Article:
Huey Long; Hi Popalorum, Lo Popahirum

I need to learn not to fire my guns too soon.  I hit on this a while ago in a piece titled “Louisiana Oil; From The Kingfish to Deepwater Horizon” and then I thought, “No, more should be said about Huey Long.”

As a quick recap…  In our Public School System’s version of History class we, our parents, and our children are asked to memorize names, dates and places, but not the ones we should remember the most.  And never the ones whose memory will help us out.

Here is a clip which Ken Burns picked for the beginning of his Documentary on Huey Pierce Long, Jr. (August 30, 1893 – September 10, 1935)  I did not use Ken’s film for the source, but I highly recommend seeing it if you haven’t.

 

 

Many people don’t know it but Huey, as a Senator, came up with a Share The Wealth Program which featured the well known motto “Every Man A King”, though it is seldom remembered that it continued; “But No One Wears A Crown”.   The line was taken from a Williams Jennings Bryant speech.

(Note; Remember, the below figures date from the 30′s, but also keep in mind that it is our present day lemming-like acceptance of the totally unnecessary, and completely destructive effects of inflation that contributes the most in making these figures seem so ludicrously small.  Whenever the US has been on the Gold Standard inflation has dropped almost to zero.)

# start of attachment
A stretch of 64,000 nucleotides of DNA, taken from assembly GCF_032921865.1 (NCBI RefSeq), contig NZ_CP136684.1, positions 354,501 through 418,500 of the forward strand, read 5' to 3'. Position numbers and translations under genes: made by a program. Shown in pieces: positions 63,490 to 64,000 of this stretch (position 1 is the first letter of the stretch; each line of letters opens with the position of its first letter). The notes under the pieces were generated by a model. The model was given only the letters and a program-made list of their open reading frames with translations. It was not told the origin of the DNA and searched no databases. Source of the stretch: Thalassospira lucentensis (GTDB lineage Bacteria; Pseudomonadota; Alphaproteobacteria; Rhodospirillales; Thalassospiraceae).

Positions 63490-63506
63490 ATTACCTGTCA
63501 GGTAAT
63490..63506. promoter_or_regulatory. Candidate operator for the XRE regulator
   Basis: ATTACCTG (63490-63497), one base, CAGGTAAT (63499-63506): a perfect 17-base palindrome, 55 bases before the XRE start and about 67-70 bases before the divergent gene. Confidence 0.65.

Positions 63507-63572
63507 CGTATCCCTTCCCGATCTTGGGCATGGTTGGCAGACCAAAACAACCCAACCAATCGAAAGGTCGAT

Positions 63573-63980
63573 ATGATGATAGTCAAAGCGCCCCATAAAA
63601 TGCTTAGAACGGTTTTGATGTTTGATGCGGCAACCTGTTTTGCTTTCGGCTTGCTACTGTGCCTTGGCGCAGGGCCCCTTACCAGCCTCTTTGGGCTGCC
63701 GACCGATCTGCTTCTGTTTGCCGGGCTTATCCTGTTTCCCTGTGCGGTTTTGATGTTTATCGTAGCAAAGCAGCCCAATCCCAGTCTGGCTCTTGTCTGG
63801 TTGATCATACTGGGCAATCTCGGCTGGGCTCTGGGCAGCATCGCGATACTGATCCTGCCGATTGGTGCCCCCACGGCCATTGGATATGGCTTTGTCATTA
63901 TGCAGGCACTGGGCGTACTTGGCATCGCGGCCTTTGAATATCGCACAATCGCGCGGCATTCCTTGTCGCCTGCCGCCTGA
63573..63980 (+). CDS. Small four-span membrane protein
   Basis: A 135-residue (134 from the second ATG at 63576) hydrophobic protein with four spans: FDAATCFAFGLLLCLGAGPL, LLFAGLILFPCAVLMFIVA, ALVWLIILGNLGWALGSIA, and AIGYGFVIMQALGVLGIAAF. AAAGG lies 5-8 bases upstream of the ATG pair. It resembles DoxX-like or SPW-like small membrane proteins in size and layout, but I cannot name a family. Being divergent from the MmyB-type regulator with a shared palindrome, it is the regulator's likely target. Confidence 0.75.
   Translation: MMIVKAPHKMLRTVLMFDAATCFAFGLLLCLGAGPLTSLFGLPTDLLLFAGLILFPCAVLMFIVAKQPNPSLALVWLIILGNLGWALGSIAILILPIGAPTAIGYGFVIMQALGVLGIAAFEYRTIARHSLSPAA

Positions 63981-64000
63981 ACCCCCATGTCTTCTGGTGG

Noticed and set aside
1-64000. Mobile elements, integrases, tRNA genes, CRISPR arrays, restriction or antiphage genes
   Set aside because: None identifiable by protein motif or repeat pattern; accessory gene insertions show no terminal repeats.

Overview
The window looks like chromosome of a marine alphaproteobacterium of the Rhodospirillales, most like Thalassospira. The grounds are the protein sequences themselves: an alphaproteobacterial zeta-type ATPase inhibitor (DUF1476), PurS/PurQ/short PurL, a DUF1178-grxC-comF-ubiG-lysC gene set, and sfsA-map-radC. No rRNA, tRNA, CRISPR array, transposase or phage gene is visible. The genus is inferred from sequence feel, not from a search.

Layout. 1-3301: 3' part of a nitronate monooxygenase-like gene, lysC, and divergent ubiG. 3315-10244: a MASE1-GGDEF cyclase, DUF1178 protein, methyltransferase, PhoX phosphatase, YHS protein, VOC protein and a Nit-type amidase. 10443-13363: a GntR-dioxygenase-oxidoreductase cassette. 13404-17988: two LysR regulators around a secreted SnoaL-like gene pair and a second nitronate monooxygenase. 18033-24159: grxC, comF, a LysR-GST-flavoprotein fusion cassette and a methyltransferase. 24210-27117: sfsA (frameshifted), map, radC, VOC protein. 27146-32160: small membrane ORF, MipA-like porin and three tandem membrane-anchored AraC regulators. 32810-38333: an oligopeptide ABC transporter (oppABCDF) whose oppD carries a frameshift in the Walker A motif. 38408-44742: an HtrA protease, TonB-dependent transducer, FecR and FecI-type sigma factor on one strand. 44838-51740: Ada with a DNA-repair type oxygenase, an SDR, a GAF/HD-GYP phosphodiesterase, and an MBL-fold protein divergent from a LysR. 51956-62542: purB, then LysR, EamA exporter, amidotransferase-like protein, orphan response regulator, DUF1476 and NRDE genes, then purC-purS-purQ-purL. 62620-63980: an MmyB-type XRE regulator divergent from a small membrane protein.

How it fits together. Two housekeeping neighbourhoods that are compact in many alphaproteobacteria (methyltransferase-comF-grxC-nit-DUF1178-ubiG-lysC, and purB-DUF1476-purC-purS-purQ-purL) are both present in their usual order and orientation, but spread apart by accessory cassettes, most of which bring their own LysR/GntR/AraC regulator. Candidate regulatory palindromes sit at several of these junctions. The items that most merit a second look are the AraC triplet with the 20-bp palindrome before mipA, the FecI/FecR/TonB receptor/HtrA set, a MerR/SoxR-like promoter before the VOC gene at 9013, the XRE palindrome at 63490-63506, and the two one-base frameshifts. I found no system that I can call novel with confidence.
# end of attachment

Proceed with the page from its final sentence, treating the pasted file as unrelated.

“The key planks of the Share The Wealth platform included:

  1. No person would be allowed to accumulate a personal net worth of more than 300 times the average family fortune, which would limit personal assets to between $5 million and $8 million. A graduated capital levy tax would be assessed on all persons with a net worth exceeding $1 million.
  2. Annual incomes would be limited to $1 million and inheritances would be capped at $5 million.
  3. Every family was to be furnished with a homestead allowance of not less than one-third the average family wealth of the country. Every family was to be guaranteed an annual family income of at least $2,000 to $2,500, or not less than one-third of the average annual family income in the United States. Yearly income, however, cannot exceed more than 300 times the size of the average family income.
  4. An old-age pension would be made available for all persons over 60.
  5. To balance agricultural production, the government would preserve/store surplus goods, abolishing the practice of destroying surplus food and other necessities due to lack of purchasing power.
  6. Veterans would be paid what they were owed (a pension and healthcare benefits).
  7. Free education and training for all students to have equal opportunities in all schools, colleges, universities, and other institutions for training in the professions and vocations of life.
  8. The raising of revenue and taxes for the support of this program was to come from the reduction of swollen fortunes from the top, as well as for the support of public works to give employment whenever there may be any slackening necessary in private enterprise.”

Source; Wikipedia